A bear market is no reason for investors in the prime accumulation phase of life to fret. Instead, a drawdown period represents a precious gift, particularly for those in the earlier years of accumulation.
When cash is regularly flowing into an investment portfolio, falling financial asset prices create more attractive entry points that have the net effect of amplifying the portfolio's prospective returns. As a result, younger investors can generally shoulder higher levels of equity market risk, aiming for favorable long-term performance without worrying too much about price volatility along the way. By contrast, investors near or just past the point of retirement don't have that luxury; for them, risk management matters more than ever before.
Risk management for portfolios with outflows is more important and more complex
As a portfolio transitions from the accumulation phase to the distribution phase, the magnitude and timing of market volatility matter much more. Once cash is regularly flowing out of a portfolio, asset price declines have the net effect of muting prospective returns. In fact, severe declines early in retirement can cause permanent principal impairments. As a result, carefully minding the market environment—and explicitly managing the portfolio's sensitivity to it—becomes an indispensable objective for the soon-to-be and newly retired.
Hypothetical case study: settling for 4% might be better than striving for 6%
Consider two sample return series over a 15-year period. Series one generates an average annualized return of 6% with a standard deviation of approximately 12%, and series two averages a 4% return with a standard deviation of approximately 6%.
In accumulation, series one produces a higher level of wealth than series two. That's true even if the sequence of the sample pattern of annual returns changes. If each series is sorted and the best years are realized first, series ones wins, and if the worst years are realized first, series one still wins—by an even wider margin.
However, the relative advantage of the higher average return in series one doesn't necessarily hold up for portfolios with outflows. In distribution, the sample pattern of returns reveals that the series with the lower average—series two—does slightly better. Moreover, when the worst returns are realized first, series two does far better-and series one fully exhausts the assets in the portfolio before the end of the 15-year horizon-an outcome many would find unacceptable given the nearly three-decade joint life expectancy for a couple retiring at age 65 today. Seeing how losses early in retirement can conspire to deplete a portfolio prematurely, how should investors be positioned for the retirement readiness zone?
Retiring investors and their advisors can look to the endowment world for guidance
The investment approach many institutions take may provide some inspiration to individual investors and advisors positioning a portfolio to support living expenses throughout retirement. A typical endowment manager might have a 5% annual spending target, designed to cover a portion of the university's operating expenses while continuing to grow the principal of the endowment fund in perpetuity. To help achieve this balance, the average university endowment has allocated over 50% of its assets to alternative strategies.1 An endowment manager's focus is higher risk-adjusted returns-delivering a higher portfolio Sharpe ratio through skill-based trading strategies. Equity long/short funds, for example, use hedges in trying to limit volatility and downside risk while maintaining some exposure to the market's potential upside. An allocation with this type of risk/return profile can play an important role for investors just beginning to take withdrawals from their portfolios.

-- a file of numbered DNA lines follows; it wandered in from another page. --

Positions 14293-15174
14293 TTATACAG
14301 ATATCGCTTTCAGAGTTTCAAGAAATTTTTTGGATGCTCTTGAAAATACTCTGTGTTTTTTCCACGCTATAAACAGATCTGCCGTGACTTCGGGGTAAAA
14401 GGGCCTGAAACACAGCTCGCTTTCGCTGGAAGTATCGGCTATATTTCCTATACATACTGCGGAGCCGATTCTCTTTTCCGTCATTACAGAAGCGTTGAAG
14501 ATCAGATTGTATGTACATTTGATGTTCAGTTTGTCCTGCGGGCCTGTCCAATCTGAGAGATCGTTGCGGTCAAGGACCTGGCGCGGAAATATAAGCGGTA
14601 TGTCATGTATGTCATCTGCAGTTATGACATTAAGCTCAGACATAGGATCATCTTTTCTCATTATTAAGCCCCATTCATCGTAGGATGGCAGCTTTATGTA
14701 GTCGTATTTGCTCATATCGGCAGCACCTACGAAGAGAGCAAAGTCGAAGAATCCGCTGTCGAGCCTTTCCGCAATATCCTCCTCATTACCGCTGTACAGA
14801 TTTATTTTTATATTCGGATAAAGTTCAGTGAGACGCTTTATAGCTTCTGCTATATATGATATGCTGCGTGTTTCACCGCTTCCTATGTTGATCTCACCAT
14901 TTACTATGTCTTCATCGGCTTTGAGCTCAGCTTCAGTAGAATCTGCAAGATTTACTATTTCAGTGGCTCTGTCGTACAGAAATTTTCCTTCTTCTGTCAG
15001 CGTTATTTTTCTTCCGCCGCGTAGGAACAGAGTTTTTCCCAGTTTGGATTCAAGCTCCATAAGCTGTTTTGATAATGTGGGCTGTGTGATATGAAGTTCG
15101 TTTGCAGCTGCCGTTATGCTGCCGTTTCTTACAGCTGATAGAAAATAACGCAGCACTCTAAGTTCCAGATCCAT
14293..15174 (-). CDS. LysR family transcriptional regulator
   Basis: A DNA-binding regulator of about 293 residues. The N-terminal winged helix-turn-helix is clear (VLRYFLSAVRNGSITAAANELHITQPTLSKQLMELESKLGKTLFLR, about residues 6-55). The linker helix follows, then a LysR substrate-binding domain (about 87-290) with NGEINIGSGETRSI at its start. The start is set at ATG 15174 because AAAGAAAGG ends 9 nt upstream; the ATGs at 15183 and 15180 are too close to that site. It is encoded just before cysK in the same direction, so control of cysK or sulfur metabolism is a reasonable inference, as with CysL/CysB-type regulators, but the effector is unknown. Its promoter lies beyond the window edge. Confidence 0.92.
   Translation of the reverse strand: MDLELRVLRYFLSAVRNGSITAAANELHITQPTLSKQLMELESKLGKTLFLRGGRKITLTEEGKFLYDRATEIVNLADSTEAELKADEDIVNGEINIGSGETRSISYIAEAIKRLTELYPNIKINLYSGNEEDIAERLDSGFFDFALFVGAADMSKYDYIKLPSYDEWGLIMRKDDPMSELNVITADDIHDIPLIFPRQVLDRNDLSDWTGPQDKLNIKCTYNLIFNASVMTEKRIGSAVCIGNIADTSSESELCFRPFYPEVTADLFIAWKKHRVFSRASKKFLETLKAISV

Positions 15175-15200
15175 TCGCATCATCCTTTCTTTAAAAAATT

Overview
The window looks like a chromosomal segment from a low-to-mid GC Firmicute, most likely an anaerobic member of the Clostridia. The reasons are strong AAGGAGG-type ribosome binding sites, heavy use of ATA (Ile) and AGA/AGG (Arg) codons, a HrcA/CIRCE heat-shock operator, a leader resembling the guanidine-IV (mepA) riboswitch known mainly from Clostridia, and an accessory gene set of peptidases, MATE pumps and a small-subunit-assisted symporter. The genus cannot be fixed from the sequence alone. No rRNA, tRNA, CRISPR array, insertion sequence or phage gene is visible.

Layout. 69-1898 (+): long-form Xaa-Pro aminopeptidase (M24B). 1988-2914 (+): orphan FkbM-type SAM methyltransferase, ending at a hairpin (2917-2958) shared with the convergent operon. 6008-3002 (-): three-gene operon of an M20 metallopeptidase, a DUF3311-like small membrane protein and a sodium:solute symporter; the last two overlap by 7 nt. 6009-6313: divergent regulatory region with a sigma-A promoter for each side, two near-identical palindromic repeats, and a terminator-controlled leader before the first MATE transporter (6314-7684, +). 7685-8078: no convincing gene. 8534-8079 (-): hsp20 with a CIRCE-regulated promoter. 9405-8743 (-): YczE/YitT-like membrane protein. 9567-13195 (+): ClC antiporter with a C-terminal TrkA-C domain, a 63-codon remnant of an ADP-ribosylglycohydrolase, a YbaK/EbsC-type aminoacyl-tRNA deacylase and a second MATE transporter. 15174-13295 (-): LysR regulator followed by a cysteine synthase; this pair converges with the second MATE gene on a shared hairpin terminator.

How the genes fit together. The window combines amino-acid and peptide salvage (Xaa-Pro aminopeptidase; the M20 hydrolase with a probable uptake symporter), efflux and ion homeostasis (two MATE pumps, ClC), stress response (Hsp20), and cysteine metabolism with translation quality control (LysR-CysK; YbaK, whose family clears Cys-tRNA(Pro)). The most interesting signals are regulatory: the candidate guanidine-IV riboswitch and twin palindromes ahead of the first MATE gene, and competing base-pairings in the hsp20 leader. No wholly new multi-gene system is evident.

Finally, the method of withdrawal can have a critical impact on the life of the portfolio and must be part of the allocation decision. While many individual investors would prefer a fixed real, or inflation adjusted, income stream, most endowments use a moving average to calculate the annual spending rate, frequently taking 5% of the average ending value of the endowment over the previous three years. The effect of using this approach transfers some of the volatility risk to the income stream and, consequently, extends the life of the portfolio's principal. Establishing such an expectation at the onset of retirement can make the job of managing a distribution portfolio much easier.
Regardless of the method, we've seen that the stakes are higher when managing a portfolio with systematic outflows. Relative to its accumulation counterpart, a distribution portfolio requires a much different mindset, especially when guarding against large drawdowns in the early retirement years.
1 National Association of College and University of Business Officers, 2016.
Sharpe ratio is a measure of excess return per unit of risk, as defined by standard deviation. A higher Sharpe ratio suggests better risk-adjusted performance.
Van Etten Consulting, Inc., receives compensation from John Hancock Investment Management for consulting services provided, including the publication of this article.